Presented as a conversation between friends, Sir Thomas More’s Utopia offers an alternative to European life that is hopelessly unobtainable, but undeniably superior. Utopia is absolutely fiction, and yet it is written in a style that makes its content remarkably believable. More’s conversational attitude towards a serious and scholarly piece of thought makes his thesis at once obscure and obvious. He spends a majority of the narrative describing small, unconnected details of the lives of the Utopians, ignoring the lengthy scholastic explanations which are to be expected of a man of his education, and yet through the detail he reveals an expansive and original hypothesis. More sees the value of the European lifestyle and yet, through his fictional acquaintance Raphael Hythlodaeus, makes a convincing argument for the practices of the Utopians. The dichotomy between the virtues of one culture and the failures of another highlight More’s most central point: perfection would be obtainable in real life only if the world could be destroyed and created again. Pride and human ambition will forever limit the people of the real world from seeing the success of the people on More’s fictitious island.
Raphael Hythlodaeus is a well traveled, well educated, and well opinionated man. He has seen enough of the world to know the world, and is articulate enough to share his opinions of it. Hythlodaeus’s discovery of Utopia and his persuasive account of the society he finds there create the narrative through which More discusses his ideas on perfection. More cleverly creates an incarnation of himself to hear about and question Hythlodaeus’s findings, effectively discussing weighty ideas in a causal and approachable manner. Utopia seems real because it is discussed as if it is real and because the man who finds it seems just as real as the man who invents him.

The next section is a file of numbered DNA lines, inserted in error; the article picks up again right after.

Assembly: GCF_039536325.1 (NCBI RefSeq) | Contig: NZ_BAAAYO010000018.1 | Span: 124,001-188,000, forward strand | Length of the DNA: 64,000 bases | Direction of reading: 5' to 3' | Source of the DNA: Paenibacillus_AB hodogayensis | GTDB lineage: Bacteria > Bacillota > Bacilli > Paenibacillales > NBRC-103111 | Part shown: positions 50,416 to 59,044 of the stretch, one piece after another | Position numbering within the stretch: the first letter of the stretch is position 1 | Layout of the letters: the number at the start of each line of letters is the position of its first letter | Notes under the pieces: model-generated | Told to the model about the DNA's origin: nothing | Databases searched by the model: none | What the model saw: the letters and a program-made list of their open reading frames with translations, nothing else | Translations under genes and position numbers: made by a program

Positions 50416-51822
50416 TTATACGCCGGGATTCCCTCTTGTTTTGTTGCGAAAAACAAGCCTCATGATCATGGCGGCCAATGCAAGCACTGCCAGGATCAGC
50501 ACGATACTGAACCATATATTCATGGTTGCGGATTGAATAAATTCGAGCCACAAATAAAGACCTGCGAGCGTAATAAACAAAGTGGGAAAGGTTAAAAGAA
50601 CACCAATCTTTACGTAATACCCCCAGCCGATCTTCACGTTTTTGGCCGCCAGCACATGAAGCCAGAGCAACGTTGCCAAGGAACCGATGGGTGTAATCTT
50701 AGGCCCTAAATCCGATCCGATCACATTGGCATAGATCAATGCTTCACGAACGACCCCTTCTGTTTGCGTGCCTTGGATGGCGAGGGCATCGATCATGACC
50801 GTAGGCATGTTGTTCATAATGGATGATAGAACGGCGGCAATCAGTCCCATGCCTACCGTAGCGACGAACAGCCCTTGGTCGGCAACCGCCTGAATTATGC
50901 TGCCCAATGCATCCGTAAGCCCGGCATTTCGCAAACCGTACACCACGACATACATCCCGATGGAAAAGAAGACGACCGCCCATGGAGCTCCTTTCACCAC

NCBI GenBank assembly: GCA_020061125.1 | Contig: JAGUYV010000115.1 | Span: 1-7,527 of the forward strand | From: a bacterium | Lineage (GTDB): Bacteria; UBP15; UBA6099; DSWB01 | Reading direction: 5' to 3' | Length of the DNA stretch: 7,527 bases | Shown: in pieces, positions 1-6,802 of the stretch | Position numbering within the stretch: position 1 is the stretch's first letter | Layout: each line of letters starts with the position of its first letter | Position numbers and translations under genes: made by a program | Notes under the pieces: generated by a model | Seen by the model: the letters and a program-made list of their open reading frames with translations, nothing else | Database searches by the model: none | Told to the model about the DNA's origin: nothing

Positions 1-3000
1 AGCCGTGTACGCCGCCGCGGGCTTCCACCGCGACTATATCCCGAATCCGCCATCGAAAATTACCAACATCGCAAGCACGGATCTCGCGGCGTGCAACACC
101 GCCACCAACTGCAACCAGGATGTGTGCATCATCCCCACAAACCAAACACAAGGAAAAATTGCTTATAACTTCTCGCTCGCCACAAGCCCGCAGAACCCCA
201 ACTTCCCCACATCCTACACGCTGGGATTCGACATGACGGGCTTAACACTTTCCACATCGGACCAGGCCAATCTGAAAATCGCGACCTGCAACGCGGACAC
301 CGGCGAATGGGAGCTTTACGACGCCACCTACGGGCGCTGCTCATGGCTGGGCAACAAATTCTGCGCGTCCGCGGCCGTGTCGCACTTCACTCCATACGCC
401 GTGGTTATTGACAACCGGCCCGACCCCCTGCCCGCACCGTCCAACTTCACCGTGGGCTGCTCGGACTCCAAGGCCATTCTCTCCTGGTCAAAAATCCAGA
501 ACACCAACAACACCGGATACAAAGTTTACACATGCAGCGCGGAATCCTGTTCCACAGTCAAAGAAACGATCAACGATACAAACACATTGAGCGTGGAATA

Established as a credible source, Hythlodaeus describes a lifestyle that shocks Europeans, both real and fictitious. Utopia is perfect, and yet almost everything about it is alien. Values held sacred in Europe are denounced and rejected in Utopia. Slaves are dressed in gold, and houses are redistributed and traded every ten years. Women are contributing members of society, existing even in the priesthood. Cities are well planned and ruled by a government that is always stable, the crowded streets of Europe’s cities and the turbulant thrones of its palaces. Utopians live without the faintest hint of proper European society, and yet, they are entirely content. Europeans, including More’s incarnation, are flabbergasted at how such a happiness could be possible in a world so different from their own. More uses the difference between the structure of Utopia and the established custom of Europe, and the skepticism of Europeans upon hearing of it, to discuss his views on the limitation and impossibility of perfection in Europe.
The most striking difference between Utopia and the nations of Europe is a...